“Vincent Price?!?” said Michael Reeves. He was FUMING.

Not only was Vincent Price entirely the wrong body-type for the character that Reeves had envisaged… but… but… Vincent Price?

This Vincent Price?


This Vincent Price?


THIS Vincent Price??


Reeves felt like his film had been ruined before he even set up the camera. In his opinion, Price had stopped acting years ago. Now he was just mugging. Playing up to his horror persona, and a parody of his former self. The Witchfinder was supposed to be a terrifying figure. How was anyone supposed to find that capering, snickering, hand-wringing ham scary?

Tony Tenser found himself in the role of diplomat. On the one hand trying to convince his temperamental young genius that no, Vincent Price WASN’T going to ruin his film. That he was a fine actor and he would be every bit as good as Karloff.

And on the other hand, trying to soothe Vincent Price’s ego. Not that Price was some vain egotist. Quite the reverse, Price was loved by those who worked with him, a genial, urbane, generous man by reputation. But that was the thing. He wanted to be loved. He wanted everyone to like him, to enjoy his company, to share in his largesse.

Vincent Price was therefore somewhat disappointed when Reeves failed to meet him when he arrived in England. It was a small, but at that time, traditional act of courtesy between director and star. However, Reeves was like a man possessed when working and claimed he hadn’t the time for niceties. But whether the slight was intended or not, Price’s feelings were hurt. Philip Waddilove the line producer, met Price instead. Price shook his hand and then said, “Take me to see this goddam boy genius”.

And this Michael Reeves… this boy genius… was deeply frustrated by Price as an actor. Price’s first scene was as Hopkins directing a brutal new method of execution. It is a deeply disturbing, horrific scene. But the horror is in the agony of a woman’s torture and murder – and in the pain and devastation on her husband’s face as he watches his wife die so cruelly.

These were the elements Reeves wanted to capture. But someone on set was distracting from the action…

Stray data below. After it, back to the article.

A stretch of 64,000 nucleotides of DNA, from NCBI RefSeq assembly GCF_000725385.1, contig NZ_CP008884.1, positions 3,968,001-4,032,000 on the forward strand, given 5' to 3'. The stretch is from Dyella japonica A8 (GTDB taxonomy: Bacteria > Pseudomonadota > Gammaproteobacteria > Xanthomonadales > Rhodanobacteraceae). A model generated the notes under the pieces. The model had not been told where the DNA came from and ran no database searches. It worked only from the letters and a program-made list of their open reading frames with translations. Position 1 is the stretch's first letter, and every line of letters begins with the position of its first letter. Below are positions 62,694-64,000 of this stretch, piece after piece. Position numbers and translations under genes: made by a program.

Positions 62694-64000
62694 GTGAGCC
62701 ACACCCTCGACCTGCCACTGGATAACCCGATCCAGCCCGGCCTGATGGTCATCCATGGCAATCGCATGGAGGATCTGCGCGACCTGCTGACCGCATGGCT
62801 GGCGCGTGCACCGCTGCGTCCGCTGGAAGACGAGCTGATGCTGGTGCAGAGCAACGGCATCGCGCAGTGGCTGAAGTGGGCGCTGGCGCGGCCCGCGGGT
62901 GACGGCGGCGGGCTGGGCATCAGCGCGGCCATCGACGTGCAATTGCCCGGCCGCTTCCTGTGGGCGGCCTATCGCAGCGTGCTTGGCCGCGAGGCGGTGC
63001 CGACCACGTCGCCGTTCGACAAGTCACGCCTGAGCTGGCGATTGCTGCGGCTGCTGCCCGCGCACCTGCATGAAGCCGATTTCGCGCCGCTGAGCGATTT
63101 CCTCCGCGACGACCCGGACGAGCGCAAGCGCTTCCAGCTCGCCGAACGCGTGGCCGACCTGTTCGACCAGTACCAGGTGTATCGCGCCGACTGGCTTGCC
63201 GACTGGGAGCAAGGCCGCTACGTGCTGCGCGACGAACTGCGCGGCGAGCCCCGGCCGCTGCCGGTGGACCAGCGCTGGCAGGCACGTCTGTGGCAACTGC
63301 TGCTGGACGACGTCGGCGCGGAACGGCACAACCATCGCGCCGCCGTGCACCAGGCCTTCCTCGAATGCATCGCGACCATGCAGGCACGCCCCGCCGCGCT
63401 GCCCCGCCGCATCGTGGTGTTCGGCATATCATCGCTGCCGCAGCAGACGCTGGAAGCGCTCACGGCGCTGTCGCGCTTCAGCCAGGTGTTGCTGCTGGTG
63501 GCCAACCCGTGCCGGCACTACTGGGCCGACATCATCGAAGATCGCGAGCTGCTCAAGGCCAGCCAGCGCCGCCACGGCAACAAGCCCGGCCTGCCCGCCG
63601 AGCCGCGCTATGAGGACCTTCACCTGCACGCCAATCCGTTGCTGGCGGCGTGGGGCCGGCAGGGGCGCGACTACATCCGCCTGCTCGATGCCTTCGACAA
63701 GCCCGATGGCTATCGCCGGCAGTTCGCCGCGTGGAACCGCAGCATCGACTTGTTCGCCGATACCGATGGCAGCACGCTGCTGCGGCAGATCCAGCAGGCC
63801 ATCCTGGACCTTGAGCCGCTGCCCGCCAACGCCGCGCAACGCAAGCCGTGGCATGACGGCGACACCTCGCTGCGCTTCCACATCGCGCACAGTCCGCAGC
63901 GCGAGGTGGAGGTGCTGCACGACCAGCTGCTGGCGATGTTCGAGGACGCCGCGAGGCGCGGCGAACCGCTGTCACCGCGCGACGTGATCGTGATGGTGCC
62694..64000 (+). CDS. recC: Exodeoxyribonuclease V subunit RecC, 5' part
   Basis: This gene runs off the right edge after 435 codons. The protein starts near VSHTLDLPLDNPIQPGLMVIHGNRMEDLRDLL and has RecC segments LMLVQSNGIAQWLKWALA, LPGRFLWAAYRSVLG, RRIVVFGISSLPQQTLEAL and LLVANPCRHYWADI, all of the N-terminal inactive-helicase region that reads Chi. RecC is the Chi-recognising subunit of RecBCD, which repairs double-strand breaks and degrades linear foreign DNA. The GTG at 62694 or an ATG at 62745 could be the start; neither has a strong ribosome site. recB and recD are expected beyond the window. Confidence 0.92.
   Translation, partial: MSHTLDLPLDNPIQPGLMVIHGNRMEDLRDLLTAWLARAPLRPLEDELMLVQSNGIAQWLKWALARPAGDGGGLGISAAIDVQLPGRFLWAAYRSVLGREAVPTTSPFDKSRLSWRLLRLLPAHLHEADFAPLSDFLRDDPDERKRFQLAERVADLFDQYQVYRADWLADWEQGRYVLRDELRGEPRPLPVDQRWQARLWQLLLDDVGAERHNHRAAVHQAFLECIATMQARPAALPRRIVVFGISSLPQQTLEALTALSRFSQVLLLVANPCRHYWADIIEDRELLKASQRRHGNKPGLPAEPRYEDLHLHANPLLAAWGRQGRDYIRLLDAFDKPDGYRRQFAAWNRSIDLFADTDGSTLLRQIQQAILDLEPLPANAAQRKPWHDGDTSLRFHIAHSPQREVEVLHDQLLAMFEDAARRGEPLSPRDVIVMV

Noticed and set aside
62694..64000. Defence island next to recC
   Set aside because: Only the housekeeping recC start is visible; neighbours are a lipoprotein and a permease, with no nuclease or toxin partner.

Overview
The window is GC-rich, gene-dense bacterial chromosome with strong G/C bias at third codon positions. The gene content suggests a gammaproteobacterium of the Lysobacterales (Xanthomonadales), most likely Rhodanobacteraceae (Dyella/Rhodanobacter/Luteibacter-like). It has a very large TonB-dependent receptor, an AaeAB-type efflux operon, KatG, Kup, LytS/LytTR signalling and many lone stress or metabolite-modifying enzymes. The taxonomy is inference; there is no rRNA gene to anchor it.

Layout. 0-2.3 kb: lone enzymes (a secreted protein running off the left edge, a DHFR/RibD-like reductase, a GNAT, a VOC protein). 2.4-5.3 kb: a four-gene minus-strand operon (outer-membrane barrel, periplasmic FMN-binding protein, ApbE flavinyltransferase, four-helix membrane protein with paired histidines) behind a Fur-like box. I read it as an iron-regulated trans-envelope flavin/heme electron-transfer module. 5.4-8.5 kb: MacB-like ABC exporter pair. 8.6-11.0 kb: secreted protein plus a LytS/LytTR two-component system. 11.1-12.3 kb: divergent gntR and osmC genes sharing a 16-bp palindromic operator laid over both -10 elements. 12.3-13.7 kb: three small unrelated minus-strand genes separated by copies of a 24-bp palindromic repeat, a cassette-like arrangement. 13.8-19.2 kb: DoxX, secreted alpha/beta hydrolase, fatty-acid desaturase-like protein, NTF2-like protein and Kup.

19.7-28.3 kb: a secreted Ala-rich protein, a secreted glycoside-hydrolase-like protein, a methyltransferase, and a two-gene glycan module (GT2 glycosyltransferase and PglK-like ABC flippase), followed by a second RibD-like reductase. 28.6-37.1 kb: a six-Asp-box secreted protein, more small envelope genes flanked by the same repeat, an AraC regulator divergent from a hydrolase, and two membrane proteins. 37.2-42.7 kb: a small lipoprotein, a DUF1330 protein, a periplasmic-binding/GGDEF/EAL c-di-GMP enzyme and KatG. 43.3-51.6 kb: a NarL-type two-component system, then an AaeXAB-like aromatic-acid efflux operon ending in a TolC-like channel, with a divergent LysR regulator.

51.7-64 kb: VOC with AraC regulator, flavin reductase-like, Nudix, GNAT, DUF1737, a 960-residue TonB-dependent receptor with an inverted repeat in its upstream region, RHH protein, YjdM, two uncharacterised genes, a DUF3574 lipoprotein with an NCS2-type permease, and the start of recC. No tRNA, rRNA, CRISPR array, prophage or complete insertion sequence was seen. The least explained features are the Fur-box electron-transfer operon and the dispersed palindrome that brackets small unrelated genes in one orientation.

“CUT! VINNIE! Please stop shaking your head about!”

“Stop shaking my head about. Thank you, young man.”

“CUT! Vinnie! Please keep your voice down!”

“Keep my voice down. Thank you, young man.”

“Cut! Vinnie! Please stop waving your arms around!”

“Stop shaking my head. Keep my voice down. Stop waving my arms around. Thank you.”

“CUT! Vinnie! Please!”

Part of Reeve’s frustration were the other factors he had control over. Namely – the English weather – it rained throughout shooting, so a lot of what you see onscreen is what Reeves could grab in between showers. Painfully aware of the effect this was having on the schedule – and with Price’s contracted time on set running out – Tony Tenser took the unusual step of buying “rain insurance” to cover any further unexpected delays due to the weather.

At which point it promptly stopped raining.

Another issue that Reeves had were the constant memos from AIP. Reeves worked well with Tenser – the two understood each other. But AIP didn’t know Reeves. Or care about his previous movies. All they cared about was that the film contain all the elements to pull in the drive in crowd. The forced actors on the director, based purely on the fact that they would do nude scenes. And he received constant memos saying things like, ‘We want more blood. And we want more naked women. And we want more blood ON the naked women.’

Reeves did make some concessions, including a love-making scene between Ian Ogilvy and Hilary Dwyer. Dwyer was nervous. Her mum might watch this film. “I’ll use a blue filter,” Reeves assured her. “You won’t see anything.”

Watching the footage later, Dwyer collared Reeves. “Well it’s blue all right. But I don’t see much of a filter.”

In this context, you can understand Reeve’s irritation with Price. But his manner toward the actor didn’t help. It is possible that a softer touch and greater diplomacy may have served him better when dealing with as gentlemanly an actor as Vincent Price. But Price had certainly picked up a lot of bad habits along the way. For good reason. People loved his schtick. They still do. His manic Medina from “The Pit and the Pendulum”, his sombre Roderick from The House of Usher, his demented sculptor in “House of Wax”. And here he was, being told how to act? By a 24 year old?!

It was while these tribulations and delays were ongoing that AIP came to Tony with a proposal. For ANOTHER Michael Reeves film. Again starring Vincent Price.

Tony bit his tongue. Mike was unlikely to have finished his current production before they started work on this new project, he said, stalling. And anyway, how about Boris Karloff instead of Price?